China's Confucius Prize debacle

The attempt by a group of patriotic Chinese scholars to create a Chinese alternative to the Nobel Prize appears to have backfired disastrously today, with the recipient a no-show and the Chinese government distancing itself from their efforts. 

The first ever Confucius Peace Prize was awarded to former Taiwanese Vice President Lien Chan, who worked for closer ties between Taiwan and the People's Republic of China. But Tien wasn't in attendance, largely because no one from the committee had bothered to inform him about it. Instead, the award was given to a young girl described as an "angel of peace."

Who exactly is behind the prize remains a bit of a mystery. The existence of the prize was first announced three weeks ago, though bizarrely, the organizers also claimed they had been preparing for it since 1988 and had been seeking "Confucian wisdom." The organizers at first claimed to have worked closely with the Chinese culture ministry, but the government claims to have nothing to do with the prize and it has received little coverage in state media. 

Other nominees for the prize reportedly included Bill Gates, Jimmy Carter, Nelson Mandela, Mahmoud Abbas, and the Panchen Lama. (The Beijing-approved one, of course.) 

The jurors refused to acknowledge that the prize had anything to do with imprisoned activist Liu Xiaobo, who will receive the Nobel Peace Prize in absentia tomorrow, or even mention his name. But the official prize announcement did take some gratuitous shots at puny little Norway:

China is a symbol of peace, meanwhile it owns the absolute power to uphold peace. With over 1 billion people, it should have a greater voice on the issue of world peace. In essence, Norway is only a small country with scarce land area and population, but it must be in the minority in terms of other relatively large numbers concerning the conception of freedom and democracy. Hence, the selection of the "Nobel Peace Prize" should open [sic] to the people in the world instead of engaging in "minority" type of the [sic] so-called presumption. Because it is unable to stand on the highest point of the whole human being, but also difficult to represent the viewpoint of most people, which could be inevitably biased and fallacious.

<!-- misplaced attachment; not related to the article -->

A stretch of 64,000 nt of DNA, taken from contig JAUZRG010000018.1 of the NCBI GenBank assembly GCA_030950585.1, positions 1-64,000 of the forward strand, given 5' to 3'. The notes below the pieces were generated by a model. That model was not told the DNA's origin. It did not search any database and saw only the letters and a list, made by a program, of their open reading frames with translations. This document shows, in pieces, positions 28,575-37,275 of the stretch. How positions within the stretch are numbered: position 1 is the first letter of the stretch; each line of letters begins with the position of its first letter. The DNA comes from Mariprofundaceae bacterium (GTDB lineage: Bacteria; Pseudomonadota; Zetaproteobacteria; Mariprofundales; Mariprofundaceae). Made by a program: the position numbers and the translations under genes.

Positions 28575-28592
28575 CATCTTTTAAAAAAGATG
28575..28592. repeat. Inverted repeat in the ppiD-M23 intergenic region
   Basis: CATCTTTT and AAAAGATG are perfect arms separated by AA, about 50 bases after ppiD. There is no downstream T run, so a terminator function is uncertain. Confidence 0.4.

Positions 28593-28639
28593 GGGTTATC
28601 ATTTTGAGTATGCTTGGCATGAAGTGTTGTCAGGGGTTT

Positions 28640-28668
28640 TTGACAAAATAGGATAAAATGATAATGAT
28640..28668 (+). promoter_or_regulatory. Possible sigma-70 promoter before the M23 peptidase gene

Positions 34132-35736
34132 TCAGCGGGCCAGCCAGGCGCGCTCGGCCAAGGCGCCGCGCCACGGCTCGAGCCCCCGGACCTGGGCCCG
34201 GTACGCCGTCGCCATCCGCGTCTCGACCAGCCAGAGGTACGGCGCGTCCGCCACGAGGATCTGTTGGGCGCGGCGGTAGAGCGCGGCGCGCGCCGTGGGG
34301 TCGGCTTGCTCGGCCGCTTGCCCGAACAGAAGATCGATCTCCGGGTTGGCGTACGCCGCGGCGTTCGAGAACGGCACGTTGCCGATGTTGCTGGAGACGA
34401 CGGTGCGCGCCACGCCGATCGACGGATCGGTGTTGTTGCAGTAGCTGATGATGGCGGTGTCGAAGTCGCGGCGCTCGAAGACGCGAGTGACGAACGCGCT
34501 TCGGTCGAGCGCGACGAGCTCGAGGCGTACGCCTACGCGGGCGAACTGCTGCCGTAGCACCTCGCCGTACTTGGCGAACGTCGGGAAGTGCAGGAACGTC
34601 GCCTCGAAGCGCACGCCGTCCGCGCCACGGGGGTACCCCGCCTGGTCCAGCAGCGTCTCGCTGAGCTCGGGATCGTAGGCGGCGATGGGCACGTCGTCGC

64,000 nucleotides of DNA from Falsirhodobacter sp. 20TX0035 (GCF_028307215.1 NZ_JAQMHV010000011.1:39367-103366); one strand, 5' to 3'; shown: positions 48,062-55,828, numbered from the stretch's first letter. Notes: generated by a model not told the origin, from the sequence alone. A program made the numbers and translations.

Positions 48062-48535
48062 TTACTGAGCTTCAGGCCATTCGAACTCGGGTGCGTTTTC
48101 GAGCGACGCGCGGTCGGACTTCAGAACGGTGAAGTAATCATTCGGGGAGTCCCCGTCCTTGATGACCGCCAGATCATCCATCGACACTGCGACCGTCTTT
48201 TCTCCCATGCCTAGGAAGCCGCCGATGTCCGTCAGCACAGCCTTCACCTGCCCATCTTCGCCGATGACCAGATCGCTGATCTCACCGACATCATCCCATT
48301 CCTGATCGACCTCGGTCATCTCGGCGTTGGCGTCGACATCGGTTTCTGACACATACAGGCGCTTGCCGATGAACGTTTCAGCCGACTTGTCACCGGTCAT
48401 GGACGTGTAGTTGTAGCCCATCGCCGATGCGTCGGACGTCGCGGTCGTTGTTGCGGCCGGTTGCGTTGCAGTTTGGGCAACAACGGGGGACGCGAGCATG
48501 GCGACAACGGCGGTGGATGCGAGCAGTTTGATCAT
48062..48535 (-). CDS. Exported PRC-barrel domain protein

As usual, the good folks at Next Media Animation had the last laugh.

LIU JIN/AFP/Getty Images


Controversial Russian highway plan back on

Looks like even Bono couldn't stop it. Despite a wave of protest environmental and civil society groups throughout the summer, it appears that the Kremlin is going ahead with a controversial plan to build a highway through the Khimki forest, north of Moscow:

The Moscow-St. Petersburg highway has become a political issue for the Kremlin after a wave of opposition protests last summer. In August, President Dmitry Medvedev suspended it in a decision welcomed by environmentalists.

Vedomosti quoted several unidentified Kremlin sources, including a senior official, as saying construction would go ahead after all. The Kremlin declined to comment Thursday.

Opponents to the project argue the highway could easily be re-routed without damaging pristine woodland. The project has become a rallying point for environmentalists, rights groups and Kremlin critics.

FP contributor Julia Ioffe adds some context:

Why did this happen? Well, money, for one thing. Vinci, the French company building the road, apparently used the French government to lean on the Kremlin, which was already probably quite willing to listen: if there was deemed to be a breach of contract between SKZZ (Vinci’s vehicle) and the Russian company N-Trans, N-Trans could be liable for as much as 3.5 billion rubles ($113 million). And let’s not forget who N-Trans invited to participate in the project to make sure it gets built: longtime Putin buddy Arkady Rotenberg.

Something tells me that, as much as the Kremlin totally, absolutely, hilariously wants to appease– I mean, pretend– I mean, develop civil society, that Rotenberg’s — and Putin’s — skajillions matter more.

Three journalists who have reported critically on the project, including Kommersant's Oleg Kashin, who have reported crticially on the project have been attacked over the last two years.